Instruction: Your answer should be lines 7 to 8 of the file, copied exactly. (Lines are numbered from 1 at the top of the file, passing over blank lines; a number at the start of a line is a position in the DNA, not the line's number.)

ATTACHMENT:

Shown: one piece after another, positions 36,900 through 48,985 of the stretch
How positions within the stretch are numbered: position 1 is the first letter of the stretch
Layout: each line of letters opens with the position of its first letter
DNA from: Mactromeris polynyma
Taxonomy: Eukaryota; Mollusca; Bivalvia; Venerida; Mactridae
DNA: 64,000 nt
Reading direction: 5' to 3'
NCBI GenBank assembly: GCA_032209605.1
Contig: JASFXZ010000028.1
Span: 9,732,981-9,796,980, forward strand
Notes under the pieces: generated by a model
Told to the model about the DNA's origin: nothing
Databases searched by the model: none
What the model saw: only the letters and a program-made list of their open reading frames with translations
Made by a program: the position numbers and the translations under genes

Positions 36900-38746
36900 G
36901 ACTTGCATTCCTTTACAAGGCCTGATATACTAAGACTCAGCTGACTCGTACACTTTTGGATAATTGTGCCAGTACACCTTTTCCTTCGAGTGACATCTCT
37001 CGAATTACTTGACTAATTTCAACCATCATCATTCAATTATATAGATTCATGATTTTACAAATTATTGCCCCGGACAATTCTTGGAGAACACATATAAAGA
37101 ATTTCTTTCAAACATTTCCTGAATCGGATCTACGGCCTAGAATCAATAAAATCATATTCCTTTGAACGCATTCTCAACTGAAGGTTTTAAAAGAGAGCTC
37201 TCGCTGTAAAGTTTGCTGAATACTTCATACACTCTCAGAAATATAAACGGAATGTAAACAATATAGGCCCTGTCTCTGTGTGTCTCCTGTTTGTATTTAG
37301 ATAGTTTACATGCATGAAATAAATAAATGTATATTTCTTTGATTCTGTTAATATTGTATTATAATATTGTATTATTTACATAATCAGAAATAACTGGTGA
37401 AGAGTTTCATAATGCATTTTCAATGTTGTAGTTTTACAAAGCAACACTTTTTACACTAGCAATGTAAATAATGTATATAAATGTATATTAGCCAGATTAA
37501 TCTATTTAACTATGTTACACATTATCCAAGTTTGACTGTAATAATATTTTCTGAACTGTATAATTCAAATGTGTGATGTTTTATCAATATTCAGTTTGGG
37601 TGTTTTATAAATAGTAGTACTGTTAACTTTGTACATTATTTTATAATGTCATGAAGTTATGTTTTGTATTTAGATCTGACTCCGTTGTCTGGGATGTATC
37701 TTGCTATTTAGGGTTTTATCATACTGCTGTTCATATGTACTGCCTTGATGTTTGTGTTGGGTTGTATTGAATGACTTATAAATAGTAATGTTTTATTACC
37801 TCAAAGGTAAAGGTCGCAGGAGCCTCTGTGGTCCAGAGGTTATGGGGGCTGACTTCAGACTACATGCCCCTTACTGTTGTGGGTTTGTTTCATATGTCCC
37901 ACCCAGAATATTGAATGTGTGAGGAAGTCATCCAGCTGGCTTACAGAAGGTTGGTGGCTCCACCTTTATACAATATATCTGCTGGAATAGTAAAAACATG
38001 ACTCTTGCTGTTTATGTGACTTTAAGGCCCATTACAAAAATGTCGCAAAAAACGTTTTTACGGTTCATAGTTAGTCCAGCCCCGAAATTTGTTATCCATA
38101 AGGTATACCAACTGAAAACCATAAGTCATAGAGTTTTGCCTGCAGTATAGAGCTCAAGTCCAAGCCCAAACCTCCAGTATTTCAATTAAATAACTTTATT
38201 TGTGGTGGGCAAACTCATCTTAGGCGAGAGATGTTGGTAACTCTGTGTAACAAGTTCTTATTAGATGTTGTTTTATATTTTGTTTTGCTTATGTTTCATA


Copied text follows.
Reading direction: 5' to 3'
NCBI GenBank assembly: GCA_032209605.1